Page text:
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DOI: 10.1111/nph.19091

Is chloroplast size optimal for photosynthetic efficiency?

Katarzyna Glowacka, Johannes Kromdijk, Coralie Salesse-Smith, Caitlin Smith, Steven M. Driever, Stephen Long



  • Improving photosynthetic efficiency has recently emerged as a promising way to increase crop production in a sustainable manner. While chloroplast size may affect photosynthetic efficiency in several ways, we aimed to explore whether chloroplast size manipulation can be a viable approach to improving photosynthetic performance.
  • Several tobacco (Nicotiana tabacum) lines with contrasting chloroplast sizes were generated via manipulation of chloroplast division genes to assess photosynthetic performance under steady-state and fluctuating light. A selection of lines was included in a field trial to explore productivity.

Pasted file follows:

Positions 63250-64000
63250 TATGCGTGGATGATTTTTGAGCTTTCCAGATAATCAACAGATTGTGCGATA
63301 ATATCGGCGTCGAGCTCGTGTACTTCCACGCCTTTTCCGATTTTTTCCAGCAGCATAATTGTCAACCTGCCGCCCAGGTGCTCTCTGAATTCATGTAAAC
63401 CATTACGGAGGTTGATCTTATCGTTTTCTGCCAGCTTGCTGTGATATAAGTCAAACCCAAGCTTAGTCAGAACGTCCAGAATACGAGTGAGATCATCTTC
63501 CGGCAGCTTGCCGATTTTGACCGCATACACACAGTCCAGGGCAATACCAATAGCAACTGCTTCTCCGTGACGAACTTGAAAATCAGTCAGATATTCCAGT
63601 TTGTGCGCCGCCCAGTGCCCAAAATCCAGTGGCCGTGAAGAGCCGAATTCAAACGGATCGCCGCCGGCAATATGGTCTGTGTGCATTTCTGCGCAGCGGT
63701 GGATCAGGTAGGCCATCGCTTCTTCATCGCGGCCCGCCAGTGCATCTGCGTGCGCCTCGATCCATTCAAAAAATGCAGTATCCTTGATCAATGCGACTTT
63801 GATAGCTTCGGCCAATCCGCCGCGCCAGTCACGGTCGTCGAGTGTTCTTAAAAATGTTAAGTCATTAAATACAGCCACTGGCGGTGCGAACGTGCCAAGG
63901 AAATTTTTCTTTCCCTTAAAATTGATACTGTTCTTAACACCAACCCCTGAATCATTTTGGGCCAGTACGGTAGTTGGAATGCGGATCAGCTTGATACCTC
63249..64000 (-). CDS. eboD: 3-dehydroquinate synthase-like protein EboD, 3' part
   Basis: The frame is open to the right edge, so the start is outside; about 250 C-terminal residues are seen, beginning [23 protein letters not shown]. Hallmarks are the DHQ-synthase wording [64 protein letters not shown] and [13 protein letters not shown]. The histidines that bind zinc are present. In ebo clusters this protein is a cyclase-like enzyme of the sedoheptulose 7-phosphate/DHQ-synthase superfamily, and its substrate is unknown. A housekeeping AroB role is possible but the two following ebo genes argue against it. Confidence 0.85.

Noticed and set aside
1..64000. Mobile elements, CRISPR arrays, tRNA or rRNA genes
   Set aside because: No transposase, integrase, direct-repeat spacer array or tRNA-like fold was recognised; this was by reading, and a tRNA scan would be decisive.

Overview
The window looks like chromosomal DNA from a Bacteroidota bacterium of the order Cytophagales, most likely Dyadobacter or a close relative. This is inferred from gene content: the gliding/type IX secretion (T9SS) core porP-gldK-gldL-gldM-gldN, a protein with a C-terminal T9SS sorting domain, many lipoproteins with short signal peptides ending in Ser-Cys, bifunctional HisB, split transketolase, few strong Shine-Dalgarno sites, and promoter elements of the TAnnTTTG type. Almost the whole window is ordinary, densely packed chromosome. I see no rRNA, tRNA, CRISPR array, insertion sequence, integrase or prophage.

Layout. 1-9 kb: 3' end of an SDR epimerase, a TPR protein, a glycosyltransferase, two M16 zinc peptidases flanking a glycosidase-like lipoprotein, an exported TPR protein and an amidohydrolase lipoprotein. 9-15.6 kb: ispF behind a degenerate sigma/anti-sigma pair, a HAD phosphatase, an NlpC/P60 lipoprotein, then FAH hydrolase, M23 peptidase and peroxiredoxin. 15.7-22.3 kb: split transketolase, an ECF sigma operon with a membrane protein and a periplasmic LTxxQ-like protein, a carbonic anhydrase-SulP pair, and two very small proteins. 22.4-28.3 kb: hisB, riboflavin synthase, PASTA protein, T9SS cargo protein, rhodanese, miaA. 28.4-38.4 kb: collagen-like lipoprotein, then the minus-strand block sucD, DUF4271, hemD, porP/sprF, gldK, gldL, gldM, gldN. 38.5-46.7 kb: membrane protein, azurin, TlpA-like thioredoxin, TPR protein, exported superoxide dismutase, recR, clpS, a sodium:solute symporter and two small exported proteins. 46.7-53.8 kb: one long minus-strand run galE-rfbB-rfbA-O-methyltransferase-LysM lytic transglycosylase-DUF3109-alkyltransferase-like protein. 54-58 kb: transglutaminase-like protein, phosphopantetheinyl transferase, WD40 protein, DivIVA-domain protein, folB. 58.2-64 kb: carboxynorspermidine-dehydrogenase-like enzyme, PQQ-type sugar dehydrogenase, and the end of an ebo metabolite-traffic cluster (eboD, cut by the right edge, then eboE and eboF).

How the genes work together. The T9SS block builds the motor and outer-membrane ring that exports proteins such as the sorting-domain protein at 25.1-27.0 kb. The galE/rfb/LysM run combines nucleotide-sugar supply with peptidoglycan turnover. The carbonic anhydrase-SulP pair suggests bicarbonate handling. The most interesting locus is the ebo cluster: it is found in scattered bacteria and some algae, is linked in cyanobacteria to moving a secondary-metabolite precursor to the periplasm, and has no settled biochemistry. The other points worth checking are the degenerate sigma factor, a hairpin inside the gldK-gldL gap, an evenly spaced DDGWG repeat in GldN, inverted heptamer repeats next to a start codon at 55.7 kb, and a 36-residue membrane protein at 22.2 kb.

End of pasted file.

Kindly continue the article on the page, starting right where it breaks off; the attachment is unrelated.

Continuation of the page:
• Lines with enlarged chloroplasts underperformed in most of the measured traits. Lines with smaller and more numerous chloroplasts showed a similar efficiency compared with wild-type (WT) tobacco. Chloroplast size only weakly affected light absorptance and light profiles within the leaf. Increasing chloroplast size decreased mesophyll conductance (gm) but decreased chloroplast size did not increase gm. Increasing chloroplast size reduced chloroplast movements and enhanced non-photochemical quenching. The chloroplast smaller than WT appeared to be no better than WT for photosynthetic efficiency and productivity under field conditions.
  • The results indicate that chloroplast size manipulations are therefore unlikely to lead to higher photosynthetic efficiency or growth.
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